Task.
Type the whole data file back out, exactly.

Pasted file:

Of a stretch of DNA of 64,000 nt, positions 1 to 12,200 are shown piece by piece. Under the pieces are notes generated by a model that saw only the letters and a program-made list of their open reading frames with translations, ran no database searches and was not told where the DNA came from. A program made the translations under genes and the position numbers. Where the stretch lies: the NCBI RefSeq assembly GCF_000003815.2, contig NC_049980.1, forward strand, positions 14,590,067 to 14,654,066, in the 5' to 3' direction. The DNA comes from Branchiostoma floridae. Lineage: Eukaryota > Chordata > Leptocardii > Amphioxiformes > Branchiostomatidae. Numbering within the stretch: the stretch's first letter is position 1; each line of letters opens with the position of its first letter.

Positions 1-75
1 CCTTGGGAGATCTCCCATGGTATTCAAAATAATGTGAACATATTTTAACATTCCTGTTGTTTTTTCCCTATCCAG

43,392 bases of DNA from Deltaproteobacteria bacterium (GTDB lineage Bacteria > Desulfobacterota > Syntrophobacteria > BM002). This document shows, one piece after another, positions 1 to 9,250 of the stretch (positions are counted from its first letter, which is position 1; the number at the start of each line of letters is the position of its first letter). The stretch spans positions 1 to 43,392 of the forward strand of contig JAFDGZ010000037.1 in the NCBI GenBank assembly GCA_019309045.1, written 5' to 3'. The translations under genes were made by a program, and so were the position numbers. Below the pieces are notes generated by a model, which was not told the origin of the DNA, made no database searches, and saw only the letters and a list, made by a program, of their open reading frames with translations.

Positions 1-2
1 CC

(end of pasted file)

Of a stretch of DNA of 64,000 nt, positions 1 to 12,200 are shown piece by piece. Under the pieces are notes generated by a model that saw only the letters and a program-made list of their open reading frames with translations, ran no database searches and was not told where the DNA came from. A program made the translations under genes and the position numbers. Where the stretch lies: the NCBI RefSeq assembly GCF_000003815.2, contig NC_049980.1, forward strand, positions 14,590,067 to 14,654,066, in the 5' to 3' direction. The DNA comes from Branchiostoma floridae. Lineage: Eukaryota > Chordata > Leptocardii > Amphioxiformes > Branchiostomatidae. Numbering within the stretch: the stretch's first letter is position 1; each line of letters opens with the position of its first letter.

Positions 1-75
1 CCTTGGGAGATCTCCCATGGTATTCAAAATAATGTGAACATATTTTAACATTCCTGTTGTTTTTTCCCTATCCAG

43,392 bases of DNA from Deltaproteobacteria bacterium (GTDB lineage Bacteria > Desulfobacterota > Syntrophobacteria > BM002). This document shows, one piece after another, positions 1 to 9,250 of the stretch (positions are counted from its first letter, which is position 1; the number at the start of each line of letters is the position of its first letter). The stretch spans positions 1 to 43,392 of the forward strand of contig JAFDGZ010000037.1 in the NCBI GenBank assembly GCA_019309045.1, written 5' to 3'. The translations under genes were made by a program, and so were the position numbers. Below the pieces are notes generated by a model, which was not told the origin of the DNA, made no database searches, and saw only the letters and a list, made by a program, of their open reading frames with translations.

Positions 1-2
1 CC